Looking After Yourself As An Entertainer


Roll up, roll up! Here we give you our top 10 tips for looking after yourself as an entertainer. From cabaret and drag acts to cruise and holiday park teams, street performers to circus acts; as an entertainer you give so much of yourself to your craft that it can be easy to forget to take care of yourself.

Why is self-care so important?

The nature of your work means that your body and mind are at the forefront of what you do. If you’re stood behind a till or sat at a desk you might be able to survive a day nursing a hangover or feeling a bit under the weather, but unfortunately this doesn’t translate to the life of an entertainer. When you’re not feeling your best sooner or later it will show in your performance. You can think of self-care as caring for your ‘instrument’.


1. Surround Yourself with the Right People

Chasing your dream is a lonely road and dealing with rejection, highs and lows is all part of the game. Do yourself a big favour and surround yourself with supportive positive people. Getting to know other performers and building up a support network can be one of the most rewarding aspects of the entertainment industry.


2. Get Some Sleep

We don’t need to tell you that sleep deprivation is heavily associated with your profession. Working late into the early hours and travelling long distances are not conducive to a good night’s sleep, but there are some tips you can follow to make sure that you reach the land of nod quicker once you get the opportunity:

  • Resist The Phone – Ever find yourself reaching for your phone to ‘quickly check your emails’ when you’re in bed? Resist the temptation to use devices when you’re trying to sleep as the blue light they emit simulates daylight keeping you alert. If you must check those emails make sure you turn the brightness on your screen down.
  • Keep Warm – Warm hands and feet are key to deep sleep. You could warm them up for sleep by wearing socks and keeping your hands under the covers.
  • Steer Clear of All-Nighters – When you’re trying to learn lines or choreography last minute it can be tempting to pull an all-nighter, but the hippocampus (the part of the brain which transforms short term memory into long term memory) requires sleep to function properly so you’re unlikely to be helping yourself.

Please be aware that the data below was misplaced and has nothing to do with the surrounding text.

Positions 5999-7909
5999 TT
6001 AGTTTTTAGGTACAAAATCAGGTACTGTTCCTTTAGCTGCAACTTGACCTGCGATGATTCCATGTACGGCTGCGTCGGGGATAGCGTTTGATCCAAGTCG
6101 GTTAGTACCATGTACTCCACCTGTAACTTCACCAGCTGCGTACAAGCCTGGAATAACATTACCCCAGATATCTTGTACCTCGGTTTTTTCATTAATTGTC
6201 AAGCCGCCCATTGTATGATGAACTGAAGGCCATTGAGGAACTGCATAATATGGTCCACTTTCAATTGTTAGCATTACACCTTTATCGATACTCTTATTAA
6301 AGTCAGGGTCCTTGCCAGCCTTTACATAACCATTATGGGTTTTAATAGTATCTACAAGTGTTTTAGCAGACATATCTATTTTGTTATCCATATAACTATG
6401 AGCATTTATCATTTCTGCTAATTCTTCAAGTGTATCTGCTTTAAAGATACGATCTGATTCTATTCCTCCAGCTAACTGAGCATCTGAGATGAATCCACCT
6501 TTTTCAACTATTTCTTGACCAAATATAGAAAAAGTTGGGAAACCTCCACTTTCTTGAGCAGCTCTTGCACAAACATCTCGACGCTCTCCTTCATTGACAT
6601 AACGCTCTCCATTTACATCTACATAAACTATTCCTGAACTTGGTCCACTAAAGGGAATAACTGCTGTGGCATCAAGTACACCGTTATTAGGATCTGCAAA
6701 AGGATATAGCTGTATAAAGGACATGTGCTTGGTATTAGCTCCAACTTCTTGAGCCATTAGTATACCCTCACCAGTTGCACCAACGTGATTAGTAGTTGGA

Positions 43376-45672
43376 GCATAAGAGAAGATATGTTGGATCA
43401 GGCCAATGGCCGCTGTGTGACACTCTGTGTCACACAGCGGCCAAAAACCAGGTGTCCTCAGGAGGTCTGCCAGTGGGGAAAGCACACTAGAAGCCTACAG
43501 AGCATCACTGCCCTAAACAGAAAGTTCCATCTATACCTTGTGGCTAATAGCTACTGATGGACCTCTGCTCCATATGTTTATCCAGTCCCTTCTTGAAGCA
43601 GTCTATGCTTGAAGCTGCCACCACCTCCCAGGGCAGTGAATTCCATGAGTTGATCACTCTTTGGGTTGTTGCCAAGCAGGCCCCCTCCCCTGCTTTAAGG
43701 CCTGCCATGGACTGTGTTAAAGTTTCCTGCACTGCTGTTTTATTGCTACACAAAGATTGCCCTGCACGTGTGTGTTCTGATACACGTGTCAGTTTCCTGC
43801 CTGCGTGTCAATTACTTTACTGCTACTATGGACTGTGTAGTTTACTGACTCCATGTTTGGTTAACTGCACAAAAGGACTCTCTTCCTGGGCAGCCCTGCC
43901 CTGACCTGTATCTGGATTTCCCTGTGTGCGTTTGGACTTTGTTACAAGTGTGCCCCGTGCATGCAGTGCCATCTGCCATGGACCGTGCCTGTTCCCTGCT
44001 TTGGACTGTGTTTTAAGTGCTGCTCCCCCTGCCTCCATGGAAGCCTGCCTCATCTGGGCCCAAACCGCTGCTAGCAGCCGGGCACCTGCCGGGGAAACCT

3. Eat & Drink Right

Most experts recommend that you drink 2 litres of water a day. If you struggle to remember what you’ve drunk you can find bottles with the time printed on them in many high street stores. Keeping hydrated is essential when you rely on your voice for your profession and improves your appearance as well as your digestion, which keeps weight off.

When you’re always in a rush to leave early for work it can be difficult to fit breakfast in, but its worth getting up that little bit earlier for the benefits associated with the first meal of the day. Eggs, greek yoghurt and nuts are some healthy choices with sugary and starchy foods on the ‘to avoid’ list as they can cause an energy crash later in the day. Eating breakfast keeps snack cravings at bay and helps you retain focus throughout the day. If your blood sugar levels dip it can cause your mood to deteriorate. This can be avoided by snacking on healthy food like nuts or fruit every three to four hours.


4. Exercise Regularly

Exercising for at least 30 minutes a day puts you in a positive state of mind and will help give you momentum. If you can’t afford a gym membership you could take up jogging in your local park or hiking. Your brain interprets the heart pressure increase as you fleeing from or fighting an enemy so releases the protein BDNF (Brain Derived Neurotrophic Factor) to protect it from stress. The protein is both protective and restorative acting like a reset switch to make you feel at ease and happy.


5. Alone Time

When you’re trying to further yourself creatively or pursue your dreams career wise each day can quickly be consumed. Taking five minutes out of your busy day to be by yourself somewhere you feel comfortable can help you reset and be more productive for the rest of your day. This should be a room or location you exclusively visit to relax; perhaps your own or a public garden, a bench nearby or your sofa.